j wrote:
>
> Hi all ,
>
> I have a cgi but I'd like to limit the number concurrent user for
> this cgi. I am now using `ps -ef | grep -v | grep mycgi | wc -l` and get
> the number and limit it to a number. But I found that this take quite
> some seconds. Is there faster way and safer ways to limit that if
> database is not allowed ?
>
>
> I am thinking of using variable written in a file to record the
> process with some locking mechanism. If the cgi is triggered, the
> variable inside the file is added by one and reduced when the cgi exit.
> But I am worrying if the cgi failed in the middle for whatever reason in
> the middle, the number will be not correctly reflecting the number of
> process.
>
> Can some one suggest a way to provide a more appropriate way or
> solve the above problem ?
Besides the settings file for the httpd, you could write, not the
*number* of processes performing this cgi, but rather the process ids
themselves.

E.g.:

my $count = 0;
open LOCKFILE, "<+", "/absolute/path/to/lockfile.txt"
or die horribly;
$| = 1, select $_ for select LOCKFILE;
TRY_LOOP: {
seek LOCKFILE, 0, SEEK_SET or die horribly;
flock LOCKFILE, LOCK_EX or die horribly;
my pids = split ' ', scalar <LOCKFILE>;
pids = grep kill(0, $_), pids;
if( pids >= 5 ) {
if( ++$count < 10 ) {
flock LOCKFILE, LOCK_UN or die horribly;
fseek LOCKFILE, 0, SEEK_SET or die horribly;
sleep 1; redo TRY_LOOP;
}
print "Status: 503\n";
print "Retry-after: 30\n";
print "Content-type: text/plain\n\n";
print "Our server is overloaded.\n";
print "Please try again in a few minutes.\n"
exit;
}
push pids, $$;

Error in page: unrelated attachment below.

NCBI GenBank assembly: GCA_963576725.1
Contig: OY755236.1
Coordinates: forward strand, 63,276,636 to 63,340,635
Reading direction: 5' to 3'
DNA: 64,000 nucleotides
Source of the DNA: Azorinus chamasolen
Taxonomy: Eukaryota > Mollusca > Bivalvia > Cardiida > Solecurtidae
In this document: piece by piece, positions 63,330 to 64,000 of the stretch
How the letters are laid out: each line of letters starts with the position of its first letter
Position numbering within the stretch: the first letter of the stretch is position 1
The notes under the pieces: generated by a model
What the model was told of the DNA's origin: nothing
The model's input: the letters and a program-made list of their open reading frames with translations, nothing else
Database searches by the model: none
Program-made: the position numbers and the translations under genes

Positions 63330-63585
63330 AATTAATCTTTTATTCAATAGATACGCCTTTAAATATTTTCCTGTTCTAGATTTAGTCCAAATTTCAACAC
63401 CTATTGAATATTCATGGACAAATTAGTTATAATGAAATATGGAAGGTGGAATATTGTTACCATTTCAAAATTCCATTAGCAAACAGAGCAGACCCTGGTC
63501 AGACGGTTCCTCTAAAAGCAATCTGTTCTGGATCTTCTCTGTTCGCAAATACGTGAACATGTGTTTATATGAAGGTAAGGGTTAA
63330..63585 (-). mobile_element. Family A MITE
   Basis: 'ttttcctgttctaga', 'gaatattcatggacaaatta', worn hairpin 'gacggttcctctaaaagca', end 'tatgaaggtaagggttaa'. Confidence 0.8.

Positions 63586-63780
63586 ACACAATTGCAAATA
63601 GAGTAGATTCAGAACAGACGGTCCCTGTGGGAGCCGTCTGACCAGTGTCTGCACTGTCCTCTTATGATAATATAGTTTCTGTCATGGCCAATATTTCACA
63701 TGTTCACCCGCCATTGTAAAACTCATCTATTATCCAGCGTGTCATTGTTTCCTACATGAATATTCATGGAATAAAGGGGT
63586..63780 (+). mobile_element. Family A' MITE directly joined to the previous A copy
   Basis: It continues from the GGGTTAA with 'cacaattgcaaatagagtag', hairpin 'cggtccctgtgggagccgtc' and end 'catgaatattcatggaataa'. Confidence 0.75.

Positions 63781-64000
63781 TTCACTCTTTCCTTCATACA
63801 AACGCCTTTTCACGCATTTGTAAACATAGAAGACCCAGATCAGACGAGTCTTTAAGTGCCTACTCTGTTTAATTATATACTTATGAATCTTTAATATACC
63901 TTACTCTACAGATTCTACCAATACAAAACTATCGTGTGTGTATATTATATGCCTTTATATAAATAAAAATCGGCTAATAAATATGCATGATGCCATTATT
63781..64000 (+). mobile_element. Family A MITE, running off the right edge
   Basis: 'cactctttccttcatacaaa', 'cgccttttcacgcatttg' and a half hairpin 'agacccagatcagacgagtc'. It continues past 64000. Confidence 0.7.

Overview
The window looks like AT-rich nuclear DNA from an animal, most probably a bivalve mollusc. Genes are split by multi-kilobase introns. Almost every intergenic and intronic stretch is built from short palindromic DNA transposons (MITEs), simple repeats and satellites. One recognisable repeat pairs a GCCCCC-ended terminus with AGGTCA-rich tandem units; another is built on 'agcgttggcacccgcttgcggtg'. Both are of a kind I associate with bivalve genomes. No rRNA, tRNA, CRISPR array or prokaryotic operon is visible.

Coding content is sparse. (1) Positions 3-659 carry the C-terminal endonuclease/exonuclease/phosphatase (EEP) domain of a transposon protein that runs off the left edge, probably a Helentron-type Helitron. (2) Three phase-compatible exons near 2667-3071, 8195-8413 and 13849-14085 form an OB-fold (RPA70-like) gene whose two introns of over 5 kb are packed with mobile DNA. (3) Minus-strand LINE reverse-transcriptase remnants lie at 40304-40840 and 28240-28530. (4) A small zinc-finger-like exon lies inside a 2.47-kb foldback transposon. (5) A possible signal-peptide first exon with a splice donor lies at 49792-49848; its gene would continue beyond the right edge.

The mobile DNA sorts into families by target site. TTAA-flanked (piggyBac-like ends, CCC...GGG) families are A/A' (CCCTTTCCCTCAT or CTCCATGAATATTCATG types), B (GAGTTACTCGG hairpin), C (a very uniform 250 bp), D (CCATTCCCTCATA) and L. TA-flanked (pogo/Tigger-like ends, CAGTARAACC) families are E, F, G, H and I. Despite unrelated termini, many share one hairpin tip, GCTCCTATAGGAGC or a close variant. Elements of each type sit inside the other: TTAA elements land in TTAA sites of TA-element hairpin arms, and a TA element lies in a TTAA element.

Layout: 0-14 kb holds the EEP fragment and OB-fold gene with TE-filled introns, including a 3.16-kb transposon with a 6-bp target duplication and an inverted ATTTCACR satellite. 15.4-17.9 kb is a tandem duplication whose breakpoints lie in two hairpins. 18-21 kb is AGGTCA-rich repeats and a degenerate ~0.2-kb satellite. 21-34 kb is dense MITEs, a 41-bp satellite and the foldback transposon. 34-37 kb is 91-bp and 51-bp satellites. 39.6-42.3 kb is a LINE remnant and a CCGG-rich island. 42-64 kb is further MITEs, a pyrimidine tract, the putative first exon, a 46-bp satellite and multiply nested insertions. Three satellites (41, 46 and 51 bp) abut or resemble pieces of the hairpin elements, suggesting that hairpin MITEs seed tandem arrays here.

fseek LOCKFILE, 0, SEEK_SET or die horribly;
print LOCKFILE "pids\n" or die horribly;
my $len = tell LOCKFILE;
truncate LOCKFILE, $len;
# explicit unlocking is *usually* a Bad Thing,
# but since $| is 1 for this filehandle, it's ok.
flock LOCKFILE, LOCK_UN or die horribly;
}
END {
flock LOCKFILE, LOCK_EX or die horribly;
my pids = split ' ', scalar <LOCKFILE>;
pids = grep kill(0, $_) && $_ != $$, pids;
seek LOCKFILE, 0, SEEK_SET;
print LOCKFILE "pids\n" or die horribly;
my $len = tell LOCKFILE;
truncate LOCKFILE, $len;
close LOCKFILE or die horribly;
}

[untested]

I probably could have chosen to close the handle after writing our own
pid to the file, and then re-open inside the END block... if the cost of
keeping the handle open for the duration of the cgi is too high (if
you're limited in terms of how many handles your cgi may open), then I
would suggest you do that.

--
$a=24;split//,240513;s/\B/ => /for=qw(ac ab bc ba cb ca
);{push(b,$a),($a-=6)^=1 for 2..$a/6x--$|;print "$[$a%6
]\n";((6<=($a-=6))?$a+=$_[$a%6]-$a%6:($a=pop b))&&redo;}